GESCA's Cultural Events

What are GESCA’s Cultural Events?

It is our way of sharing the art/culture/foods/life experiences of the Japanese with our community. Our dream is to have regular events, classes/workshops, and continue our yearly festival. Through our Cultural Events, we will provide a taste of Japan to East County.

If you would like to volunteer, please contact us

The Japanese Culture

If you are reading this, you already know the appeal of Japanese culture.  What makes Japanese culture so unique?  It is the way that Japan has managed to hold on to centuries-old traditions and meld them into modern-day society.  We here in Gresham can only offer a small taste of Japanese culture.  Here are some links you may enjoy checking out.

Bonsai

Bonsai

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Taiko Drums

Taiko Drums

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Ikebana

Ikebana

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Manga & Anime

Manga & Anime

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Koto-Kai

Koto

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Origami

Origami

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The Evolution of GESCA’s Cultural Events

In May 2012 GESCA hosted its first cultural event under the original name of ‘Skosh’ at the Greater Gresham Baptist Church. Scheduled for 2 hours, we hoped for at least 50 guests. We were surprised when over 200 visitors showed up. Over 75 volunteers:

  • Displayed collections of kokeishi dolls (cylinder shape without arms), amigurumi (crochet animals), and bonsai plants.

  • Sharied plans for the Gresham Japanese Garden renovation project.

  • Provided demonstrations in food, origami, and kimono dressing.

  • Shared info about Japanese language programs at Gresham High School, Mt Hood Community College, and Reynolds High School.

  • Shared stories from the internment of the Japanese during WWII.

  • Clarence Mershone told about his life on the Sandy River and the many Japanese families who were his neighbors.

  • Debuted the Portland State Taiko Ensemble’s first performance.

Our event moved to MHCC in 2013 and we added a full entertainment program: Storytelling, Japanese traditional dance, Koto (13 string zither type instrument), and brought in Portland Taiko (drums). MHCC students hosted a program for children, with lots of activities and a chance to try new foods. Several craft people joined to share their talents: Bunka (Japanese embroidery), haiku (Japanese poetry), anime/manga (art style), and 3-D origami. Games were shared: Hana Fuda and Go. Bamboo Grove Hawaiian Grill sold yakisoba. The internment program was enlarged and we had internees talk about their experiences.  Books were sold by local authors who wrote about that time, Densho the oral history project was accessed via the internet so we could view videos of internees, and there was a nice conversation area for one-to-one discussions.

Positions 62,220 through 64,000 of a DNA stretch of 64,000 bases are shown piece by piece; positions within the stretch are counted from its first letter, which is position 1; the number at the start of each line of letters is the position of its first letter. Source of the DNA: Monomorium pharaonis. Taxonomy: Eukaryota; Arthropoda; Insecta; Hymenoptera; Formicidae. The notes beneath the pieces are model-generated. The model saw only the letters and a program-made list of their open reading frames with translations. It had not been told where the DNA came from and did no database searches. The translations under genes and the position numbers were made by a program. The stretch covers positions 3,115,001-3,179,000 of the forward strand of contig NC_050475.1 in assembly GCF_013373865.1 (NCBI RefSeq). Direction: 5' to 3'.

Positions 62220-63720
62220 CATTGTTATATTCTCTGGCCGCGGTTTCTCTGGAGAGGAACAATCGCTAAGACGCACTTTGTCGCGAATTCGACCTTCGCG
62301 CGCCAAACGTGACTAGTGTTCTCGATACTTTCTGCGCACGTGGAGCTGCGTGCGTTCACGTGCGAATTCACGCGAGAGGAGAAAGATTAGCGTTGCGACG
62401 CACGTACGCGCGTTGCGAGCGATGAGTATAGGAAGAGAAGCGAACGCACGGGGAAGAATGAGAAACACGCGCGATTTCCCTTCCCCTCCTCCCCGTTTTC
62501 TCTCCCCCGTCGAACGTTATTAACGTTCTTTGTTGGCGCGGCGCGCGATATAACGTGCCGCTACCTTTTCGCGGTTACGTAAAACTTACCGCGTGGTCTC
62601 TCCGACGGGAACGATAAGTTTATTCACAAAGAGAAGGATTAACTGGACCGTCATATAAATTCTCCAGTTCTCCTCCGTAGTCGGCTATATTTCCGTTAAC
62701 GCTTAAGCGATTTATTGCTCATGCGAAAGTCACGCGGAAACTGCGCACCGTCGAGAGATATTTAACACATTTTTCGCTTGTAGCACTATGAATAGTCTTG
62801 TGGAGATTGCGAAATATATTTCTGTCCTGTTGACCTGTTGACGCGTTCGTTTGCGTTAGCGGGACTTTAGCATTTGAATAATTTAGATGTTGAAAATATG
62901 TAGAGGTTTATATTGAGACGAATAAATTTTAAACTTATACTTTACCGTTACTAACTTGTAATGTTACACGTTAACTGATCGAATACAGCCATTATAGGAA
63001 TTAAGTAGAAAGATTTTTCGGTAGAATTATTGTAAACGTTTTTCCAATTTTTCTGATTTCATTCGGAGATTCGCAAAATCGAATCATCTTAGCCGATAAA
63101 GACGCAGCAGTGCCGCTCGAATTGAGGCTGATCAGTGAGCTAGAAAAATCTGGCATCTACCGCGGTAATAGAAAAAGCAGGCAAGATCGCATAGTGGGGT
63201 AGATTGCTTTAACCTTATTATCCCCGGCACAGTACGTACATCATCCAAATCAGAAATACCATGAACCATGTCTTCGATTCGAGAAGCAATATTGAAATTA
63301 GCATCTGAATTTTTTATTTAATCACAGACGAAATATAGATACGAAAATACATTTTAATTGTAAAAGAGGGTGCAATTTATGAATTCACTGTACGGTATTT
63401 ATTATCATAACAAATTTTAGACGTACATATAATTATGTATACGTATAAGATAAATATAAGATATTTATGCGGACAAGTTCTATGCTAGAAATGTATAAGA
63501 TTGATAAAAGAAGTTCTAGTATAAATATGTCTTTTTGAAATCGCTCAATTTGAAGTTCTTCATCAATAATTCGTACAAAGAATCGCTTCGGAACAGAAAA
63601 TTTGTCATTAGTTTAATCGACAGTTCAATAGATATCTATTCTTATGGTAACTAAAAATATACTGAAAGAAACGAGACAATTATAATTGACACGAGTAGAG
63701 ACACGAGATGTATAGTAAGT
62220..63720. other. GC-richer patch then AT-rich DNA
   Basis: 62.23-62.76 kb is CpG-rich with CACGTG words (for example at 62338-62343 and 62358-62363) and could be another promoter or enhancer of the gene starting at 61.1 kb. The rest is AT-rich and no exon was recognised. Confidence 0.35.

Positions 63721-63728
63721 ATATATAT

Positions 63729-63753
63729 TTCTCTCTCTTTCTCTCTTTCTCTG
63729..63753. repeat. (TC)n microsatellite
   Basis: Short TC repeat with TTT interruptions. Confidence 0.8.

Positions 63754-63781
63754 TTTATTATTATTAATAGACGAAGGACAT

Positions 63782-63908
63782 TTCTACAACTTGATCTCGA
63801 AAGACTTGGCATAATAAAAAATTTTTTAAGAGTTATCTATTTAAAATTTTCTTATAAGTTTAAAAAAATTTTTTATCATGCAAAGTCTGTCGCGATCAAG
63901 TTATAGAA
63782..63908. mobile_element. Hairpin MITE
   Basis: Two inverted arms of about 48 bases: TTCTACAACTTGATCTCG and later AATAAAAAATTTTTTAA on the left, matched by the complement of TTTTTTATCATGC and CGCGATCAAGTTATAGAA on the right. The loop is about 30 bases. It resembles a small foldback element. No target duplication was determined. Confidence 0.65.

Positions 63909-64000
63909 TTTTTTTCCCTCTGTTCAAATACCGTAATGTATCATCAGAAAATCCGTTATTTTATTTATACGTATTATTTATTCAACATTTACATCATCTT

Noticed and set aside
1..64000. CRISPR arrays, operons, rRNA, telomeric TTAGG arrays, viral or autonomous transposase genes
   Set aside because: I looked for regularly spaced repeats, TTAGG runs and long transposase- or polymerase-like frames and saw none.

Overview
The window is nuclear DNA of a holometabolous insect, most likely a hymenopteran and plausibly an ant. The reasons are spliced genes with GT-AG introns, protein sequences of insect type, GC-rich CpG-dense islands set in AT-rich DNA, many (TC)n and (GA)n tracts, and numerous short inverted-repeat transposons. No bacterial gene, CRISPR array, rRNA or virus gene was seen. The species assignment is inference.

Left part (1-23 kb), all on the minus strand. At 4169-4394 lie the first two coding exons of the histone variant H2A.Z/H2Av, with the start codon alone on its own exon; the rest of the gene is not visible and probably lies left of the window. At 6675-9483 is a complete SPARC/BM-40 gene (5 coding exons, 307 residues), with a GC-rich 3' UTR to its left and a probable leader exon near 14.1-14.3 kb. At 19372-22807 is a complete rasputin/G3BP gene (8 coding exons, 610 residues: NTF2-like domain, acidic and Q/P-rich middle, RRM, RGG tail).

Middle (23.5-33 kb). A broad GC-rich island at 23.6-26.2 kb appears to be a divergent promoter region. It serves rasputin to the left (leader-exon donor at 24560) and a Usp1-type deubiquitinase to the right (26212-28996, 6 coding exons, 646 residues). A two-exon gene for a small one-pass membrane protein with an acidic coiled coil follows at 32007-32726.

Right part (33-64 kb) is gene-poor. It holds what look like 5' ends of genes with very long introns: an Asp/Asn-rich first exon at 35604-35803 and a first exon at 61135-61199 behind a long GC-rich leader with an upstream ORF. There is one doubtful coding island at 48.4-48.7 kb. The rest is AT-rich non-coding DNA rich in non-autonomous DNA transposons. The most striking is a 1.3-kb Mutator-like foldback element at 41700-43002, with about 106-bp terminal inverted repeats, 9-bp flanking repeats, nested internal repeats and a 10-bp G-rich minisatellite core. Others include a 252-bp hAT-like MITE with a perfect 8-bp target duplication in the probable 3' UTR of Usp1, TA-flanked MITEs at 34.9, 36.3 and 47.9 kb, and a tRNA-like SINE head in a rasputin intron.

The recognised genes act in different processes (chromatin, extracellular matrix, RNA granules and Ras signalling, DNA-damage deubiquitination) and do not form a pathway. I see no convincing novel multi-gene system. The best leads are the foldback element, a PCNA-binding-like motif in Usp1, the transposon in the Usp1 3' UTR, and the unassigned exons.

The third year, 2014 we found our home…Gresham Main City Park turned out to be the perfect setting for this event since Tsuru Island is right there. This was our first outdoor event. We cut back on the entertainment, increased foods that were sold, brought in community activists and environmental organizations. There were speakers, tours of the garden and a plant sale. GESCA added activities such as calligraphy, koto, and dance.

Get Connected with the Culture of Japan

We will be offering classes and workshops for students and adults; food demonstrations, speakers, and whatever interests the community. Come back to this site to see what is going on. Contact us with your ideas or if you are interested in, or would like to sponsor an activity.

View our photo gallery.

Japan: from Ancient to Modern

If you have time, this is a video worth watching. It was filmed in 2006 but still is relevant today. Jack Turner shows how the Japanese respect for ancient traditions helped mold Japan into a major modern industrial power. Building earthquake resistant pagodas led to Tokyo’s skyscrapers. Samurai sword making led to exquisite surgical tools. Tea ceremony bowls led to electronic microchips. And karakuri dolls became today’s robots. Enjoy it!

Enjoy “Journeys in Japan”

Every Wednesday evening, from 6:00 to 6:30, you can watch “Journeys in Japan” on public TV station OPB.  Each episode is hosted by an English-speaking gaijin (foreigner) who explores little-known parts of Japan.  A prominent theme seems to be that of younger Japanese moving from big cities to rural parts of Japan and helping to reinvigorate local culture.  It is well worth watching.

Schedule on OPB.org